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The Secret History of the CIA Paperback – Bargain Price, January 4, 2005
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From Publishers Weekly
Copyright 2001 Cahners Business Information, Inc.--This text refers to an out of print or unavailable edition of this title.
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Top Customer Reviews
The book is written in rough chronological sequence--but, the overlap of some of the stories requires a little backward and forward storytelling. It starts with the pre-CIA origins and moves well into the '90s.
Initial impressions, from early chapters, are that the CIA is foolish; the left hand doesn't know what the right hand is doing; and the reader is blinded by 20/20 hindsight. As the book progresses, and the reader is carried through the discovery of moles and double/triple agents, the reader begins to understand how hard the discernment of "the truth" can be. In the end, one is left with a mix of sympathy, amazement, and admiration.
Be sure to read each chapter's footnotes for more interesting tidbits!
In many ways, this history is a good parallel to The Sword and the Shield, which draws on the KGB?s own secret history files. The books reinforce the fundamental message that the Western vulnerability to KGB efforts had its basis in many basic weaknesses within British and U.S. intelligence operations.
The primary sources for this book are retired CIA intelligence and counter-intelligence operatives, many of whom insisted on either anonymity or having their stories told after their deaths. I can certainly see why they were reticent to make these horrible stories public while they were alive.
The mistakes began with wide-open recruiting of former Nazis and their collaborators, which opened the door to long-time Soviet agents like Igor Orlov who appeared to have operated successfully until his death over 35 years later. Later, ?migr? groups were treated the same way, letting more double agents into U.S. intelligence. Counter-intelligence had its hands tied from the beginning because those who had recruited the former Nazis did not want their roles uncovered.Read more ›
The Secret History of the CIA covers the struggle between the United States and the Soviet Union, beginning even before World War II was completed. We're in Chapter Six, "The Battle to Control American Intelligence," before we encounter the National Security Act of 1947 and the agency it created, the Central Intelligence Agency.
Published in 2001, too early to include any mention of the September 11, 2001 terrorist attacks on New York and Washington, The Secret History of the CIA discusses CIA's history against the Soviet Union in enough detail to let the reader understand how the United States could be so utterly unprepared for what was (retrospectively, in any case) an obvious threat.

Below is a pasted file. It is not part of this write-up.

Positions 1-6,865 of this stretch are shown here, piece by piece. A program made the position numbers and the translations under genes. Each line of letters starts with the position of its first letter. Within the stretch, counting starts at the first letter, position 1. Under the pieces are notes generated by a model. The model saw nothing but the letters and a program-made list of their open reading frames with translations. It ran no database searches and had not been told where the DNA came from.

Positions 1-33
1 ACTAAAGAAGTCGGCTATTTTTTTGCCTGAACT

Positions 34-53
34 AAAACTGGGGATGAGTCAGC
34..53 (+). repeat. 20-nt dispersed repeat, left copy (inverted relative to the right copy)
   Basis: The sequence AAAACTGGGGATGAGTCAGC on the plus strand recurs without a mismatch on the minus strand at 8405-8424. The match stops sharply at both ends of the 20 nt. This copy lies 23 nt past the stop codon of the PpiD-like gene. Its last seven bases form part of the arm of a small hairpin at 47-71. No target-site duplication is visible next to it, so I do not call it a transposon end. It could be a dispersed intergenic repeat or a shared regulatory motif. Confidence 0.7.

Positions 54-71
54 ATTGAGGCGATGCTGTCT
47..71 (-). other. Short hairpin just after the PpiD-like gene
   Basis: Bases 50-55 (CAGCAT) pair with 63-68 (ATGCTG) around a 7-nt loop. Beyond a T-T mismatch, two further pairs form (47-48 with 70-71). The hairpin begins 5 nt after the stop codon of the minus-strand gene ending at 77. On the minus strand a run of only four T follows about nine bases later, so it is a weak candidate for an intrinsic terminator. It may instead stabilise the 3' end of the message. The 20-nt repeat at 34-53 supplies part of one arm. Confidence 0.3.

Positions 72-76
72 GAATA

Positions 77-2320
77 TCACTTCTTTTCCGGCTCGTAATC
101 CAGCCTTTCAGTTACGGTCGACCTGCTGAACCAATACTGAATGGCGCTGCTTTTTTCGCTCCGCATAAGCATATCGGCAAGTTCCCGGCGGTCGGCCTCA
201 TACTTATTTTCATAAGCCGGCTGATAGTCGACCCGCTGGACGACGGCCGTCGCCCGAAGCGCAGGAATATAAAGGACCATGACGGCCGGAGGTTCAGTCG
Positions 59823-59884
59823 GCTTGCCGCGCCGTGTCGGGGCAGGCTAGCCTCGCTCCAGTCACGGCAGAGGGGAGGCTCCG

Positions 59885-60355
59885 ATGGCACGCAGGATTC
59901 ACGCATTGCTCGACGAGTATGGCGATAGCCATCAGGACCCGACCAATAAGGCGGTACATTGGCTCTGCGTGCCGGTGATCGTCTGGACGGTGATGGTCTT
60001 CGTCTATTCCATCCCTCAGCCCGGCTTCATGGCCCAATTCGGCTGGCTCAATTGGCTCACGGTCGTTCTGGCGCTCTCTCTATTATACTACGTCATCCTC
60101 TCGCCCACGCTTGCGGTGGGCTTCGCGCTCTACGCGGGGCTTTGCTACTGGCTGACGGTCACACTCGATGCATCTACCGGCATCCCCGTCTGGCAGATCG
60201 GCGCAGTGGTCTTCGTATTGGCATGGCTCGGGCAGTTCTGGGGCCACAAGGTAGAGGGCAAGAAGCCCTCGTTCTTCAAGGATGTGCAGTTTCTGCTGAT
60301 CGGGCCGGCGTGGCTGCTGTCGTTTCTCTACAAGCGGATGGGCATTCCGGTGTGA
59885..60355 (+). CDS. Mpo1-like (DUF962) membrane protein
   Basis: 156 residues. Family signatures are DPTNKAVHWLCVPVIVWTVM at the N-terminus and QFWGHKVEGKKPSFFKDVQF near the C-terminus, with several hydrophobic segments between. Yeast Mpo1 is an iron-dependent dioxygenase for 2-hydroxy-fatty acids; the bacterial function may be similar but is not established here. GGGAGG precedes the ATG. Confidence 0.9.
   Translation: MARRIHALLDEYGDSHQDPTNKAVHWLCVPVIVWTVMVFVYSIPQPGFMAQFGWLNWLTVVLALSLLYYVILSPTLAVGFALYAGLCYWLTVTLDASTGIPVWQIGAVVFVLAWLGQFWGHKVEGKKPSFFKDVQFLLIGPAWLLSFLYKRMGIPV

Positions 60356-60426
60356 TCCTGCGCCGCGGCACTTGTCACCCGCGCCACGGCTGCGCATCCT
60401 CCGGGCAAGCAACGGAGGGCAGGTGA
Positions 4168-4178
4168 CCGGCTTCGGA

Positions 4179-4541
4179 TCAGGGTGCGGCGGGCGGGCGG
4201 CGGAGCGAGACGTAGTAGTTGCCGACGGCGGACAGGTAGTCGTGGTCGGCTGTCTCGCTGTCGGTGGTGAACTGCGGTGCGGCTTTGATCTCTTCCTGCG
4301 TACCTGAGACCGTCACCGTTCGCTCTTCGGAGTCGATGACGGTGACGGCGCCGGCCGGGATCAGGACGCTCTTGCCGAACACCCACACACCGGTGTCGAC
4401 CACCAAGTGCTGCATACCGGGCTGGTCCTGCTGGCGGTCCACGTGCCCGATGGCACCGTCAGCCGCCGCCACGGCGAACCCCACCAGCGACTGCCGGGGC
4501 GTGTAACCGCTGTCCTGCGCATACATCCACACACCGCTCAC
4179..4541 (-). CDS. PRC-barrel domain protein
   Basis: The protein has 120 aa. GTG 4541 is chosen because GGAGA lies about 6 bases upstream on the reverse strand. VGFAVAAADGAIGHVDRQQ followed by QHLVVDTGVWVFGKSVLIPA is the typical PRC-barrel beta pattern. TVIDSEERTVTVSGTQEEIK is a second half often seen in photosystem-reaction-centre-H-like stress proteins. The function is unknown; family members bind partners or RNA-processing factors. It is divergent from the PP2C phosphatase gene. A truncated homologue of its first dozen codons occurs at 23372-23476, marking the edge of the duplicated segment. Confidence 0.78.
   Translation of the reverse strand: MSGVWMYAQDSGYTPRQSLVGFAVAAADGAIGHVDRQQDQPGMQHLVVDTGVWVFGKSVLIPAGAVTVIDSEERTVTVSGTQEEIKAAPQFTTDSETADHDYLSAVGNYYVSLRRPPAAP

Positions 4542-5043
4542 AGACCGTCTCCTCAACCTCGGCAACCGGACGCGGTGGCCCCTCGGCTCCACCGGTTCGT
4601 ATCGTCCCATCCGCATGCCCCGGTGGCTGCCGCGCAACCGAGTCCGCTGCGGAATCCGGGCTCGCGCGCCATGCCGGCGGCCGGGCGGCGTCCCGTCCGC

The book carries a caveat quoted from CIA mole hunter James Angleton, "Truth, when talking about the CIA, is relative." Despite this note, The Secret History of the CIA comes complete with many end notes identifying sources where possible, painting a picture that is as credible as it is disturbing. Joseph J. Trento's present work is quite different from The Main Enemy, documenting many failures, and some utter disasters funded by American tax dollars. Ultimately, both accounts might well turn out to be right.
Even before CIA was formed, the American intelligence community was plagued by penetrations from Soviet agents.Read more ›
Most Recent Customer Reviews
This book is long on assertions and all too short on documentation - and very critical of the CIA. In fact, it is not a history of the CIA, but a self-styled history of the CIA's... Read morePublished 3 months ago by JimMeister
I would have to disagree with the view that this book is an introduction. As someone who knows very little about the CIA, I almost felt like an outsider peeking into stories that... Read morePublished 3 months ago by Lisa M. Beck
Very difficult read, didn't seem that well written to me, but lots of good research behind it.Published 15 months ago by KRISTIAN D MERKEL
The books "Legacy of Ashes" and "The Company" are written in an accessible style, but are fatally unreliable. Read morePublished 17 months ago by Sam Clemens
This is the second read through on this book since I purchased it some time ago.
This is a very comprehensive look at the agency and it’s history as well as some of the... Read more
This new book had a damaged corner but the person I bought it for did not tell me at first. so I did not return it. Read morePublished 19 months ago by Allez2008